And buy them new! Don't wear your sister's stretched-out hand-me-downs. One reason women give up on nursing is they feel frumpy and embarrassed by their new body. Do yourself a favor and get a comfortable, well-fitting, supportive bra that will hold your "girls" up even at their fullest. This bra is going to be your new "breast" friend -- make it count!

3. Use lanolin on your nipples. Even if your latch is miraculously perfect straight out the gate, your delicate nips will have to get used to being sucked on by a small human all hours of the day and night. During those early weeks of your baby's life, apply a lanolin cream like Lansinoh onto your nipples in between feedings. The lanolin provides somewhat of a barrier to prevent chapping. Plus, it's very soothing. If you went a while with a bad latch and your nipples are extra-painful (cracked, bleeding or blistered), ask your doctor for a prescription for Newman's nipple cream. That stuff is gold, I tell you. GOLD.

And don't throw your lanolin out once you've got the latch thing down -- babies tend to nurse like crazy during growth spurts, so you might find yourself wanting to use it down the road, too. And I hear it makes an excellent lip balm, though I've not tried it to verify.

4. Don't worry about gadgets and gizmos. If you've been to Babies R Us, you know there's a whole market for breastfeeding accessories.  You could seriously go bankrupt trying to obtain all the equipment you supposedly NEED to be a milk-making success story: breastfeeding necklaces, nipple shields, cooling gel pads, supportive pillows and a whole bunch of pumps. Here's a hint -- aside from nursing pads and lanolin, you probably won't need any of it. Don't let all the gadgets overwhelm you.You can always make a trip to the store later if you want to try something out.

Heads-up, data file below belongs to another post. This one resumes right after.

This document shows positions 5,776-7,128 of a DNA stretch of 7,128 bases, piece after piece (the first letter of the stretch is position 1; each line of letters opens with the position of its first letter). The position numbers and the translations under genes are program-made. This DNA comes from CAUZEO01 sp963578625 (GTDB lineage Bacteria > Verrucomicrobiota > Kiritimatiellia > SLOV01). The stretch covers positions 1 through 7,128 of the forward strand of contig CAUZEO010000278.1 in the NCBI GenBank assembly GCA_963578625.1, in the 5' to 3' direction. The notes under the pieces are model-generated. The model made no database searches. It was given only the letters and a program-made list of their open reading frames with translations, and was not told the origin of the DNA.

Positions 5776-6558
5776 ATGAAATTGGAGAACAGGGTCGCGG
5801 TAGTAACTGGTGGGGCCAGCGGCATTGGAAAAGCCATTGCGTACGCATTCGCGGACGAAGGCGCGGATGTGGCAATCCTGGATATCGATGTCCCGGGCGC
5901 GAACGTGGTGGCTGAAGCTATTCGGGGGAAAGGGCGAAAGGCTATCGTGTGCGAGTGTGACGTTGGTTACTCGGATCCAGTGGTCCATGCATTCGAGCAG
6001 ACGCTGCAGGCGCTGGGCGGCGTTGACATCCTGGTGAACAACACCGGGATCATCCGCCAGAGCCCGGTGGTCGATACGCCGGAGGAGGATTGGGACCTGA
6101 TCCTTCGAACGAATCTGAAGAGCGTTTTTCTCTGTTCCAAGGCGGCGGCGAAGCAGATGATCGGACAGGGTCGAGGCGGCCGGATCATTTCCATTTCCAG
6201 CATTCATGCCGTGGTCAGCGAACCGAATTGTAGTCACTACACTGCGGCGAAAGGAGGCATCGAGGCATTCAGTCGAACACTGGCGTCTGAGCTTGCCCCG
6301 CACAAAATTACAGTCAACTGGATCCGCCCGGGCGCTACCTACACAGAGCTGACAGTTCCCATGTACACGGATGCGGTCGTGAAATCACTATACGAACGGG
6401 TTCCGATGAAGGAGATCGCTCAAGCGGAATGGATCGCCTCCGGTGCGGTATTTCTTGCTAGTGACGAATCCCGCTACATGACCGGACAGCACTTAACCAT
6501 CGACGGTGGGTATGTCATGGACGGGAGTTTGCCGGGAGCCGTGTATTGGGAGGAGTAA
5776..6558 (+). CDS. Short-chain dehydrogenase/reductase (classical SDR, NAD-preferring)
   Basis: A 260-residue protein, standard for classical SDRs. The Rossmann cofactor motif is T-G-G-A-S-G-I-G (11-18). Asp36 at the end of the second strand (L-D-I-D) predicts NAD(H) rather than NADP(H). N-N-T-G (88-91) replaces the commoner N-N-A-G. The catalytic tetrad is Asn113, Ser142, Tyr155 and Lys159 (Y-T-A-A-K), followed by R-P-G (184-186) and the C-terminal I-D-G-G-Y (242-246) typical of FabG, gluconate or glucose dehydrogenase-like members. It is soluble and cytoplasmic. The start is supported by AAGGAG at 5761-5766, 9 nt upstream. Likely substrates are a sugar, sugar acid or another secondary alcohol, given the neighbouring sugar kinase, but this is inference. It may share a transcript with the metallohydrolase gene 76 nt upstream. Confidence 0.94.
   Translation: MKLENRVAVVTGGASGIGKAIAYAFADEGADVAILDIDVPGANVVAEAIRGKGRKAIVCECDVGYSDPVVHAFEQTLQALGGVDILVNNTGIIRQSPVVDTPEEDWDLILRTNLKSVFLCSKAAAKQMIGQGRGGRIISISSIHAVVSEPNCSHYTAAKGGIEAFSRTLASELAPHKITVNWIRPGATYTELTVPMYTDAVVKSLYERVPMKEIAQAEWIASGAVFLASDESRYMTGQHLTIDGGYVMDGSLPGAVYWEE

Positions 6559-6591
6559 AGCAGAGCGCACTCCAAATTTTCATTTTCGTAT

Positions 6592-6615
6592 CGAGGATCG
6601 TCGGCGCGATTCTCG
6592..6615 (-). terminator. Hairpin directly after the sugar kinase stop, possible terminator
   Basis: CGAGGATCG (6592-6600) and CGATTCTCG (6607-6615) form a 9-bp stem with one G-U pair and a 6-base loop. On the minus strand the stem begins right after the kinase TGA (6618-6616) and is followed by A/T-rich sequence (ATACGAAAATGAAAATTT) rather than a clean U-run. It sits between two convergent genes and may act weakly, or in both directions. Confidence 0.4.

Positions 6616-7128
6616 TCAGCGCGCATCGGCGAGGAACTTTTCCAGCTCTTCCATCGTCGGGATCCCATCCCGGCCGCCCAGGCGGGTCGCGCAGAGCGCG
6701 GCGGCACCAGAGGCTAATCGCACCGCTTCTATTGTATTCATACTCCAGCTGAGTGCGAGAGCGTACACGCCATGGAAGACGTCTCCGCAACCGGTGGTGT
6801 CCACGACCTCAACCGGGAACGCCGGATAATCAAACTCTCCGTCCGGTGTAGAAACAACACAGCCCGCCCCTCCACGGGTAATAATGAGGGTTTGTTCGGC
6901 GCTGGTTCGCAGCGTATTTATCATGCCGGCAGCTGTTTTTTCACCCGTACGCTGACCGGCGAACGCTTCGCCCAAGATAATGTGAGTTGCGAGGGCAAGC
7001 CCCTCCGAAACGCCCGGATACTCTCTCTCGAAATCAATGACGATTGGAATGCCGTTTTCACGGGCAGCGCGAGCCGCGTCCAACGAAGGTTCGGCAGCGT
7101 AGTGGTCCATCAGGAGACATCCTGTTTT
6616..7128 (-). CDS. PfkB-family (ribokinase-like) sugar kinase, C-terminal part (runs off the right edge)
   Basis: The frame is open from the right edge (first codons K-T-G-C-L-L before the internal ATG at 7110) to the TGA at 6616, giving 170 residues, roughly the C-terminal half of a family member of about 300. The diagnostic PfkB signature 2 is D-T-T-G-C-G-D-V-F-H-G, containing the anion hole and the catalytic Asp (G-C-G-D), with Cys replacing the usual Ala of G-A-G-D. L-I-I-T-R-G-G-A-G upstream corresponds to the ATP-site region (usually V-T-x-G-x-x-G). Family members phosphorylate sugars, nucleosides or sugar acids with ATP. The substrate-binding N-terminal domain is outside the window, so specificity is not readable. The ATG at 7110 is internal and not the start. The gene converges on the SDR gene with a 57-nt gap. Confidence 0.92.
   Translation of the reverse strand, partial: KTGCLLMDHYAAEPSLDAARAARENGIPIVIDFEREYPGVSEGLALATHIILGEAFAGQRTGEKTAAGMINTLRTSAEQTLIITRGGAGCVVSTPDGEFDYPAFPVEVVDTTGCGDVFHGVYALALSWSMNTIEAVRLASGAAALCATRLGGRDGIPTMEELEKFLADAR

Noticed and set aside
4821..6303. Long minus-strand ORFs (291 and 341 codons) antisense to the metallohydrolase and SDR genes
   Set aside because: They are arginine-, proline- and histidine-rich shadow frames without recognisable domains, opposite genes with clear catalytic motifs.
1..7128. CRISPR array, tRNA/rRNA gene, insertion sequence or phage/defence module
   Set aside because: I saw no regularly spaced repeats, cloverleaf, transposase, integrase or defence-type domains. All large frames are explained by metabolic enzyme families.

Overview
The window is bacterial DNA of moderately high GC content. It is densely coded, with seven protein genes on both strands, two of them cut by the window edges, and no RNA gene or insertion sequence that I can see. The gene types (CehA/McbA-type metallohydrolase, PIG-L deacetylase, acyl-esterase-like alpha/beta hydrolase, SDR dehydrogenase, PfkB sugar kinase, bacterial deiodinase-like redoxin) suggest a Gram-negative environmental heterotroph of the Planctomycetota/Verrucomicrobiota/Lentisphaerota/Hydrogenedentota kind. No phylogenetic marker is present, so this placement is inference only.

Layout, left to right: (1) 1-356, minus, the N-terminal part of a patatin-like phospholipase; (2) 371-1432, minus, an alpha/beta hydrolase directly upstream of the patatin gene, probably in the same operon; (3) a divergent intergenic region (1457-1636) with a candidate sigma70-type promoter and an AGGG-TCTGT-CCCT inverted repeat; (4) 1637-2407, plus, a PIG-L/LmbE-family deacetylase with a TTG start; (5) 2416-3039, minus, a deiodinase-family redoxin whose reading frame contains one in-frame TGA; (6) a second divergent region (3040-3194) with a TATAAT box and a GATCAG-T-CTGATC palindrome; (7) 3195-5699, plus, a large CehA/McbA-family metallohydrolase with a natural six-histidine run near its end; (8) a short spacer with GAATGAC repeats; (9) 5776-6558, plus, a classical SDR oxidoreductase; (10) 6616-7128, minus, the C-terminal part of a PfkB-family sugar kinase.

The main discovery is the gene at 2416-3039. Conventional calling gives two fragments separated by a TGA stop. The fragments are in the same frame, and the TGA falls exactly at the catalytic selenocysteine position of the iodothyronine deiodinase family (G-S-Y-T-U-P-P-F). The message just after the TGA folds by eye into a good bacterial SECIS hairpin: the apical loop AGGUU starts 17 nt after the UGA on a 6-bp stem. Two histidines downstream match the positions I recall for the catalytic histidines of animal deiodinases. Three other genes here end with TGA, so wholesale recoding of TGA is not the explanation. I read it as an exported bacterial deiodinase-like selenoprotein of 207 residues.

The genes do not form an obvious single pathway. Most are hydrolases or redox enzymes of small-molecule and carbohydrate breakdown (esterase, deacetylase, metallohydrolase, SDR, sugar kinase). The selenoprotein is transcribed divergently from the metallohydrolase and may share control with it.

A word on pumps, though: I highly recommend the Medela Harmony Manual Breast Pump if you ever feel like bottle-feeding occasionally or want to have some expressed milk on hand for a rainy day. It's the best hand-pump out there. It's quick, efficient and doesn't hurt. I got one with my first baby and it still works like a charm.

5. When it comes to covering (or not), do what's comfortable for you. So much of the anxiety surrounding breastfeeding is wrapped up in the covering controversy, and it needn't be that way. Some people will tell you it's most appropriate to cover up and may even suggest a specific "hooter-hider" for the endeavor. Others will tell you not to worry what people think and to just whip those puppies out wherever, whenever. The fact of the matter is unless you live in West Virginia or Idaho (what the heck, people?!), you are protected by law to nurse uncovered in public. So do whatever YOU are comfortable with.